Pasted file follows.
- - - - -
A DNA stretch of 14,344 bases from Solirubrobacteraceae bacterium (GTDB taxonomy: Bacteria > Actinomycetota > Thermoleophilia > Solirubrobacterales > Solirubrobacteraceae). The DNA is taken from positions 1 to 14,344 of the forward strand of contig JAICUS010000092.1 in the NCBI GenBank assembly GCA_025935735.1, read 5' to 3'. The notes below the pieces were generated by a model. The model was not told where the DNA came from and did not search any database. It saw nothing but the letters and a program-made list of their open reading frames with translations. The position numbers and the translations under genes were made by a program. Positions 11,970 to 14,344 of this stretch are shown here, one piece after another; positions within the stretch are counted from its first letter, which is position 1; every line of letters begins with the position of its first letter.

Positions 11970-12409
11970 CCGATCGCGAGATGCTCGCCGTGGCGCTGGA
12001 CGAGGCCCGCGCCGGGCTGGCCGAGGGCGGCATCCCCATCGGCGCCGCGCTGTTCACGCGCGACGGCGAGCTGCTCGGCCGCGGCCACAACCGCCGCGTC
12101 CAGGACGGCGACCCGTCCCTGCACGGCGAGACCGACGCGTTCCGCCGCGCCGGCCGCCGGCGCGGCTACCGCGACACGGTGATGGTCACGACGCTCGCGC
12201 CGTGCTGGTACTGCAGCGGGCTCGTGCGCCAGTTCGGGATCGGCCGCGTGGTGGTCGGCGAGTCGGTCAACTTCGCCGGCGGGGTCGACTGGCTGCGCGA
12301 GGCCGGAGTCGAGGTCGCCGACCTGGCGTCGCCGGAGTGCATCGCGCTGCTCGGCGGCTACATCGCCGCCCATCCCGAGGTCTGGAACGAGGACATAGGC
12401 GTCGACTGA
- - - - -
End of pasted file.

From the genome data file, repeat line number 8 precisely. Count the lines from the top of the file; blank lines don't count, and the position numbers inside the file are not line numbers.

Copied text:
12401 GTCGACTGA